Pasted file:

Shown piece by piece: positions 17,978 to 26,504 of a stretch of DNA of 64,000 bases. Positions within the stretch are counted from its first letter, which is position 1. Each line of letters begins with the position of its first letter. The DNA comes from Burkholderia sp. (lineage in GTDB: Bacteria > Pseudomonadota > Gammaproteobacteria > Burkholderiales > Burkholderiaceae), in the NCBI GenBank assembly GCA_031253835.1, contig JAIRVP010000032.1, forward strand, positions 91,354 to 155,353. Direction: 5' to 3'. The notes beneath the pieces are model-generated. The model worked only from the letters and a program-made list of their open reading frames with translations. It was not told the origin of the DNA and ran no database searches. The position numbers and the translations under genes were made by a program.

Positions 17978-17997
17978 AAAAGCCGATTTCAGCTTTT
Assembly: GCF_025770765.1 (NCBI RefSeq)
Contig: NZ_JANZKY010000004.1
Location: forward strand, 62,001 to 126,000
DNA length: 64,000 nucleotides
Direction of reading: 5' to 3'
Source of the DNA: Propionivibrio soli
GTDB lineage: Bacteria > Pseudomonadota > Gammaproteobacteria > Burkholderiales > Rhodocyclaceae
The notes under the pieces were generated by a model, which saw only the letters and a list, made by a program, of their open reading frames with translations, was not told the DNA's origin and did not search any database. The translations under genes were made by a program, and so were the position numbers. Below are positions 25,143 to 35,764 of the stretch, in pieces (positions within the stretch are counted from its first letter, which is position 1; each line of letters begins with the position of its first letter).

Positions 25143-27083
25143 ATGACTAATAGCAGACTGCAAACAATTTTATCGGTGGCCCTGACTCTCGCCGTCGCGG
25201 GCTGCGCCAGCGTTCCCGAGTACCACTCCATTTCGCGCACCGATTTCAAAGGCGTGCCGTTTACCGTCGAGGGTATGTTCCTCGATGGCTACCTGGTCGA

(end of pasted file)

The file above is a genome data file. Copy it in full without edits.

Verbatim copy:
Shown piece by piece: positions 17,978 to 26,504 of a stretch of DNA of 64,000 bases. Positions within the stretch are counted from its first letter, which is position 1. Each line of letters begins with the position of its first letter. The DNA comes from Burkholderia sp. (lineage in GTDB: Bacteria > Pseudomonadota > Gammaproteobacteria > Burkholderiales > Burkholderiaceae), in the NCBI GenBank assembly GCA_031253835.1, contig JAIRVP010000032.1, forward strand, positions 91,354 to 155,353. Direction: 5' to 3'. The notes beneath the pieces are model-generated. The model worked only from the letters and a program-made list of their open reading frames with translations. It was not told the origin of the DNA and ran no database searches. The position numbers and the translations under genes were made by a program.

Positions 17978-17997
17978 AAAAGCCGATTTCAGCTTTT
Assembly: GCF_025770765.1 (NCBI RefSeq)
Contig: NZ_JANZKY010000004.1
Location: forward strand, 62,001 to 126,000
DNA length: 64,000 nucleotides
Direction of reading: 5' to 3'
Source of the DNA: Propionivibrio soli
GTDB lineage: Bacteria > Pseudomonadota > Gammaproteobacteria > Burkholderiales > Rhodocyclaceae
The notes under the pieces were generated by a model, which saw only the letters and a list, made by a program, of their open reading frames with translations, was not told the DNA's origin and did not search any database. The translations under genes were made by a program, and so were the position numbers. Below are positions 25,143 to 35,764 of the stretch, in pieces (positions within the stretch are counted from its first letter, which is position 1; each line of letters begins with the position of its first letter).

Positions 25143-27083
25143 ATGACTAATAGCAGACTGCAAACAATTTTATCGGTGGCCCTGACTCTCGCCGTCGCGG
25201 GCTGCGCCAGCGTTCCCGAGTACCACTCCATTTCGCGCACCGATTTCAAAGGCGTGCCGTTTACCGTCGAGGGTATGTTCCTCGATGGCTACCTGGTCGA